Summary of The John Deere Way

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The John Deere Way book summary
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Rating

7

Qualities

  • Inspiring

Recommendation

This sincerely earnest book is a good example of why corporate biography remains, perhaps, the most problematic business-book genre. While the book is well researched, author David Magee apparently found it hard to avoid the trap of laudatory language about current management. To write a book like this, you need corporate help and access. Most employees won’t even talk to an author without a go-ahead from the top. This means that, even without Deere & Company’s roots date to 1836, when a blacksmith named John Deere moved from Vermont to the frontier settlement of Grand Detour, Illinois. Deere set up a shop that could provide stout hayforks, horseshoes and wagon parts. He talked with farmers, who complained that it was very difficult to plow the dense Midwestern turf. Plows made in the Northeast didn’t work in the rich heavy soil. In 1837, Deere decided to devise a plow that would scrape off the topsoil, turn it over and let it glide off the plow. Even without an explicit quid pro quo, corporate biographies tend to become trapped in a sort of literary Stockholm syndrome, dependent on their sources for their own survival. That cautionary flag raised, this book provides a worthwhile portrait of one of America’s stalwart agricultural companies. Deere & Company’s values are as plain and honest as the face of a farmer atop his Deere tractor. Although the book would have been more engrossing if it offered pictures and sharper anecdotes, particularly from times when things didn’t go well, getAbstract.com recommends it to those interested in agriculture, corporate histories or values-driven management.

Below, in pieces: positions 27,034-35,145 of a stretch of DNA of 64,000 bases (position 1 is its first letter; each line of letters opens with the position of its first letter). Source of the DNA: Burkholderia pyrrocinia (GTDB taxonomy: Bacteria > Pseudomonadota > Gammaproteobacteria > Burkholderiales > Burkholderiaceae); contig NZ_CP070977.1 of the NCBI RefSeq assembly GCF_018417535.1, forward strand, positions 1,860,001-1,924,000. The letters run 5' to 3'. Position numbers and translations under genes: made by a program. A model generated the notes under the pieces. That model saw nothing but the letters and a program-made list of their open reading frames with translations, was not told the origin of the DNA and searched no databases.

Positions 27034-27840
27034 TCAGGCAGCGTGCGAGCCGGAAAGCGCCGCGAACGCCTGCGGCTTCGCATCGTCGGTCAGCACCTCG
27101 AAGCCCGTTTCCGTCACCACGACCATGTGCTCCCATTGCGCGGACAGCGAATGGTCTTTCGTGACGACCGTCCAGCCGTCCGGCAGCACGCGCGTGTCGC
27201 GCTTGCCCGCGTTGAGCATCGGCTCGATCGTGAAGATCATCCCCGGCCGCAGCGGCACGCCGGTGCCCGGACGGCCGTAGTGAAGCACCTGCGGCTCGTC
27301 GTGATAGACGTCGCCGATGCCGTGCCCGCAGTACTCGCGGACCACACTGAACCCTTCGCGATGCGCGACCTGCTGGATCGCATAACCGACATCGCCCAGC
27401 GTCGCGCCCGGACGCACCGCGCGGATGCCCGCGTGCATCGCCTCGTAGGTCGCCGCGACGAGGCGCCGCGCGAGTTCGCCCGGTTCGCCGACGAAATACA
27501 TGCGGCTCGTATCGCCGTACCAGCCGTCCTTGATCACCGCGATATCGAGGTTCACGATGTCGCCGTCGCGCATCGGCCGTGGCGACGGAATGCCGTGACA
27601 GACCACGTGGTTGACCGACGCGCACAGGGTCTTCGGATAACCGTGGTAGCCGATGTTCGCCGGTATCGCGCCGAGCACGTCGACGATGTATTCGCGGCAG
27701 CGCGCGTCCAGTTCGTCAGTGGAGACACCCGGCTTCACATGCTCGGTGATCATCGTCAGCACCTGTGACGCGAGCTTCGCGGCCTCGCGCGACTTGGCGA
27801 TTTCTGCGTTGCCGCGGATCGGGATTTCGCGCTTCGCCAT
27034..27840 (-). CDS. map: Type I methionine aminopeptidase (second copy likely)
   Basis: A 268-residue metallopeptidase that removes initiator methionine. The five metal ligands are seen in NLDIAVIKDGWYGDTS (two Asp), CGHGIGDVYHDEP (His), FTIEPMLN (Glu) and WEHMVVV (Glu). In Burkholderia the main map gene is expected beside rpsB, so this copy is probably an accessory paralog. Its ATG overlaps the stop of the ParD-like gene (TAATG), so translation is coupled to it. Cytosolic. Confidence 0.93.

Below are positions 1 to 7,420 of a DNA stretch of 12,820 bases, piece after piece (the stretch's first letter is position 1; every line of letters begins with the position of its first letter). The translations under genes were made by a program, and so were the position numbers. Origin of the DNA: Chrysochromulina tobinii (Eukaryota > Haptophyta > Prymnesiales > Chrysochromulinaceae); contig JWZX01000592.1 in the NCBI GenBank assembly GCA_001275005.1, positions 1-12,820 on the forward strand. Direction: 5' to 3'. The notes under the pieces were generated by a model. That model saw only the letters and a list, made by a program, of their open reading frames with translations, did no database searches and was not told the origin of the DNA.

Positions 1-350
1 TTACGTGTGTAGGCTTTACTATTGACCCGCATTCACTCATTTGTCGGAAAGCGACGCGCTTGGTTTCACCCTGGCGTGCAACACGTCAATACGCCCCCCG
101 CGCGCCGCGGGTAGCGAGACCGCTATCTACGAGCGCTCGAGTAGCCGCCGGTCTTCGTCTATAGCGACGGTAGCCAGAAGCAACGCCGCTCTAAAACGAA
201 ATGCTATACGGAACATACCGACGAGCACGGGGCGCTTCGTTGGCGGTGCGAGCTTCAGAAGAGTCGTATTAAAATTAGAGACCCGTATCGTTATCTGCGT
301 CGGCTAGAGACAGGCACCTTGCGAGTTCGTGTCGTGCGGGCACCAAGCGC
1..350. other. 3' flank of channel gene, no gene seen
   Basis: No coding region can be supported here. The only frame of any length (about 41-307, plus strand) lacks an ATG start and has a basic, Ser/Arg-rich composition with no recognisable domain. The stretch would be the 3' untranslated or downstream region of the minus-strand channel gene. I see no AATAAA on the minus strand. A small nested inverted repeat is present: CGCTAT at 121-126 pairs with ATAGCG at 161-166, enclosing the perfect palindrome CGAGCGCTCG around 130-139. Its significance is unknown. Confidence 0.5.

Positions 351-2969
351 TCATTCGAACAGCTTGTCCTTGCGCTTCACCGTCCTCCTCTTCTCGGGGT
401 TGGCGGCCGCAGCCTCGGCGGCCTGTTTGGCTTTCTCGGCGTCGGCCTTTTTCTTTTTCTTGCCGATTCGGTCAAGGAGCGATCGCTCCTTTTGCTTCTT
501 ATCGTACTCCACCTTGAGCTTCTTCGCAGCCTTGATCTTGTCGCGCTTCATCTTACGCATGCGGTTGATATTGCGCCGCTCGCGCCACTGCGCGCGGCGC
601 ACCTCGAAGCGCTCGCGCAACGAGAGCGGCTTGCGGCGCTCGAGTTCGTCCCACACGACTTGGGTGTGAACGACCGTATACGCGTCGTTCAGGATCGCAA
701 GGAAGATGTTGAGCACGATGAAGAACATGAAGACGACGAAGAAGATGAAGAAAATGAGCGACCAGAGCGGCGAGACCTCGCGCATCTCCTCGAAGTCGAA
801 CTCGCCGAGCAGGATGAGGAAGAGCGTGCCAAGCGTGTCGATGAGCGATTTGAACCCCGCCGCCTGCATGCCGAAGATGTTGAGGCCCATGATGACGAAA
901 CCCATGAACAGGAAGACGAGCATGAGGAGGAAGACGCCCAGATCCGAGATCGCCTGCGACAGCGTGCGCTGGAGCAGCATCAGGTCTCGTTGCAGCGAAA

About the Author

David Magee has written five books including Ford Tough: Bill Ford and the Battle to Rebuild America’s Automaker.

 

Summary

Mixing It Up

Deere & Company’s roots date to 1836, when a blacksmith named John Deere moved from Vermont to the frontier settlement of Grand Detour, Illinois. Deere set up a shop that could provide stout hayforks, horseshoes and wagon parts. He talked with farmers, who complained that it was very difficult to plow the dense Midwestern turf. Plows made in the Northeast didn’t work in the rich heavy soil. In 1837, Deere decided to devise a plow that would scrape off the topsoil, turn it over and let it glide off the plow.

Deere tested his concept when he acquired a broken sawmill blade. He put a curve in it and created the "self-scouring steel plow." This improved the lot of Midwest farmers dramatically. However, the idea took a while to catch on; in 1838, Deere only sold 10 plows. That number rose to 40 in 1840 and 75 in 1841. Like a tractor chugging downhill, the John Deere company was off and running.

Just as important as his mechanical ability, however, was John Deere’s management legacy. During the 22 years he ran his company, he established its four core values: "quality, innovation, integrity and commitment." Although Deere and Company has grown to become...


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